One of the most widely used external browsers for VRML 1.0 is WebSpace, pictured in Figure 1. CosmoPlayer is a VRML 2.0 browser available from SGI for UNIX and Windows platforms. WebSpace is a shared-development project between SGI and Template Graphics Software Inc. (TGS), a leading supplier of graphics software for UNIX machines and for PCs. Browsers for SGI, Sun, and IBM AIX, as well as Windows 95 and Windows NT are currently downloadable at the TGS Web site. Other VRML browsers, both commercial and public domain, are available. An up-to-date source of information about browsers (and all things VRML) is the comprehensive VRML repository maintained by the San Diego Supercomputer Center.
Figure 1 shows a VRML file from the Digital Image Library that depicts two related datasets, the work of A. Dayal and J. H. Bieging from the University of Arizona. The image shows the star IRC+10216 -- a red giant nearing the end of its life as a star. As part of this life stage, it is expelling its outer layers in a massive wind. As the material in the wind cools, molecules such as CN (cyanide), HCN (hydrogen cyanide), and HCO+ (which doesn't exist on Earth) can form. Astronomers observe the spectral line emission from these molecules to study the chemical processes at work, as well as how the mass loss affects the evolution of the star. This particular image shows that CN is found in the shell surrounding the central star, while the HCN is found concentrated toward the center of the envelope.
The VRML file shown in Figure 1 was generated with a beta version of NCSA DataView. DataView is a tool for desktop visualization and VRML-generation. DataView reads HDF files [see access, Spring 1996] and represents the data as slices, contour plots, surfaces, and isosurfaces. Built using SGI's OpenInventor, DataView can capture the current state of a work session as a VRML file, which can then be downloaded to any platform's VRML browser. A companion application, DataCAVE, has the same visualization capabilities as DataView but operates in NCSA's virtual environments and provides physically immersive user control. Like DataView, DataCAVE can record the current state of the CAVE visualization as a VRML file. This snapshot of the CAVE session is useful for later display on the desktop or for sharing with colleagues over the Web. Developed within the Applications and Virtual Environments Graphics divisions, DataView and DataCAVE are scheduled for release this fall.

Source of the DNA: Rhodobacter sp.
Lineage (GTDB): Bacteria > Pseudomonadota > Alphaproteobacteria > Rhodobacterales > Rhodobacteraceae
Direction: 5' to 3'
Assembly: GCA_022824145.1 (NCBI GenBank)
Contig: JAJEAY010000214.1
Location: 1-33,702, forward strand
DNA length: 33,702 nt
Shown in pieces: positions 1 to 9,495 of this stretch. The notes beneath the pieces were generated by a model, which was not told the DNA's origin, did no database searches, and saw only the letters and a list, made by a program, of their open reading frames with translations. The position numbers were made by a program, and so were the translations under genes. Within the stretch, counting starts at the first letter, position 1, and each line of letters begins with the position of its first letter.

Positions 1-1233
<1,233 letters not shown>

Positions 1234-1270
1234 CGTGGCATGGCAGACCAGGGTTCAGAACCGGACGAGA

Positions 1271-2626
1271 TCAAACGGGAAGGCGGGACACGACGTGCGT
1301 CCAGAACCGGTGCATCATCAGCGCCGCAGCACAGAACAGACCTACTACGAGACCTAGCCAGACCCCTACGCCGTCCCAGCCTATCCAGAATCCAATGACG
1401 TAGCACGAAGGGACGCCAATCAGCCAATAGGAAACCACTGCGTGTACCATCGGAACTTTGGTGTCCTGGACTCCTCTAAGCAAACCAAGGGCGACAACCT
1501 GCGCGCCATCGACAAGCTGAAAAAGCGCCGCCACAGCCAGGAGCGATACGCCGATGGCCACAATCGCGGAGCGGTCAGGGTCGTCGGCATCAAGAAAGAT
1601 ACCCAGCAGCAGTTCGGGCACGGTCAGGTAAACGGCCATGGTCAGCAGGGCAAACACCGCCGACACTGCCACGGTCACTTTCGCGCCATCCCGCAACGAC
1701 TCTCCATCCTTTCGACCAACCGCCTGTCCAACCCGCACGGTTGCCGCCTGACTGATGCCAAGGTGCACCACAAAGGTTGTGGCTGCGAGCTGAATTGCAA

A variety of other strategies for producing VRML worlds of scientific content are being pursued. One easy approach is using the freely available conversion programs that translate the Wavefront geometry format or AutoDesk files to VRML. NCSA's numerical relativity and cosmology teams produce their VRML scenes using custom-built shell scripts to translate to VRML the output of popular visualization programs, such as IRIS Explorer and IDL (Interactive Data Language). For example, Figure 2 shows the spacetime diagram of the embedding of the event horizon of two colliding black holes. Figure 3 presents the Teukolsky wave evolution, with negative amplitudes shown as red surfaces and positive amplitudes shown as blue.
VRML has numerous applications in business and commerce. Sears and NCSA are collaborating to build a Virtual Sears Store using VRML (see Figure 4). The VRML file can be viewed in the CAVE or in the desktop WebSpace browser. In either case, store personnel can wander the store's aisles evaluating product displays and traffic patterns and experimenting with alternate arrangements.
In addition to science and business, VRML has obvious applications in education. Because it is platform-independent and sharable over the Web, VRML lowers the traditional barriers to 3D animated graphics that have existed for decades. NCSA researchers and educators welcome and intend to pursue aggressively this new opportunity to share animated 3D worlds with the Web community.
More information about VRML is available at the following Web
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NCSA: The National Center for Supercomputing
access / Summer 1996